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E01902: The Apostolic Constitutions, of 375/380, recommend that martyrs be honoured, invoking the examples of *Stephen (the First Martyr, S00030) and *James ('brother of the Lord', S00058). It also condemns the veneration of false martyrs, and prohibits belching, debauchery, singing, and various pagan practices, perhaps associated with Christian feasts. Written in Greek, probably in Syria.

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posted on 2016-10-10, 00:00 authored by Bryan
Apostolic Constitutions, Book 5

8. Περὶ δὲ τῶν μαρτύρων λέγομεν ὑμῖν, ὅπως πάσῃ τιμῇ ὦσιν παρ’ ὑμῖν, ὡς καὶ παρ’ ἡμῖν τετίμηνται ὁ μακάριος Ἰάκωβος ὁ ἐπίσκοπος καὶ ὁ ἅγιος ἡμῶν συνδιάκονος Στέφανος. Οὗτοι γάρ εἰσιν καὶ ὑπὸ Θεοῦ μεμακαρισμένοι καὶ ὑπὸ ὁσίων ἀνδρῶν τετιμημένοι, καθαροὶ πάσης πλημμελείας, ἄτρεπτοι πρὸς ἁμαρτίαν, ἀμετάπειστοι τῶν καλῶν, ἀνενδοίαστοι πρὸς ἐγκώμια, περὶ ὧν καὶ ὁ Δαυὶδ ἔλεγεν· «Τίμιος ἐναντίον Κυρίου ὁ θάνατος τῶν ὁσίων αὐτοῦ.» Καὶ ὁ Σολομών· «Μνήμη δικαίων μετ’ ἐγκωμίων.» Περὶ ὧν καὶ ὁ προφήτης ἔλεγεν· «Ἄνδρες δίκαιοι αἴρονται.»

9. Ταῦτα δὲ περὶ τῶν κατὰ ἀλήθειαν ὑπὲρ Χριστοῦ μαρτυρησάντων εἴρηται, ἀλλ’ οὐ περὶ τῶν ψευδομαρτύρων, περὶ ὧν τὸ λόγιόν φησιν· «Ὄνομα δὲ ἀσεβῶν σβέννυται· μάρτυς γὰρ πιστὸς οὐ ψεύδεται, ἐκκαίει δὲ ψευδῆ μάρτυς ἄδικος.» Ὁ γὰρ ἐν μαρτυρίῳ ἐξελθὼν ἀψευδῶς ὑπὲρ τῆς ἀληθείας, οὗτος ἀληθινὸς μάρτυς, ἀξιόπιστος ἐν οἷς συνηγωνίσατο τῷ λόγῳ τῆς εὐσεβείας διὰ τοῦ οἰκείου αἵματος.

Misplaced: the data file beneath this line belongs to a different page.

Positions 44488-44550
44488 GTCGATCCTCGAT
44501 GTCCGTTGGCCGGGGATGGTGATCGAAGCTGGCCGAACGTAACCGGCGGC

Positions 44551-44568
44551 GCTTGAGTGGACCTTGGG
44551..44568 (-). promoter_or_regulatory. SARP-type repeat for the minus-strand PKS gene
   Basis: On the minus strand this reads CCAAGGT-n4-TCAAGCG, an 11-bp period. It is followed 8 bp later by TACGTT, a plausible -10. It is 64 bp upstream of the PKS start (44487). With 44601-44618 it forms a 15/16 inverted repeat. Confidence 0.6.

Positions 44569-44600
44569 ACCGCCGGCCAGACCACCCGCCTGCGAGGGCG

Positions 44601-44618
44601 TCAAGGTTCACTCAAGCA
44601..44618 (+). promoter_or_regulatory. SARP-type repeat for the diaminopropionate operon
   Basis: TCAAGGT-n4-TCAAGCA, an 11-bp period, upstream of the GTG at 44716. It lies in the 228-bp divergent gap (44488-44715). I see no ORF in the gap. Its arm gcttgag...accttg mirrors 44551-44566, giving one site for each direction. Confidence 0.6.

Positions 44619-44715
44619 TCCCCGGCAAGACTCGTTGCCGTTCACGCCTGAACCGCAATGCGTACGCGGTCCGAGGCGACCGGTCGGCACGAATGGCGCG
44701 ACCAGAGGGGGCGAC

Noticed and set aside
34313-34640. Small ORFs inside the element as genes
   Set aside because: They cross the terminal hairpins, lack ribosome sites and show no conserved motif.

‘8. We [=the Apostles] talk to you about the martyrs, in order that they be held in the highest honour among you, just as the blessed James, the bishop, and our holy fellow deacon, Stephen, are honoured among us. For they have been made blessed by God, and honoured by righteous men. They are pure of all blame, free from sinful inclination, undistracted from good things, a safe subject for praise. About them David said: Precious in the eyes of the Lord is the death of his saints. And Solomon: The memory of the righteous is with praise (Prov. 10.7). About them the prophet also said: Righteous men are taken away (Isaiah 57.1).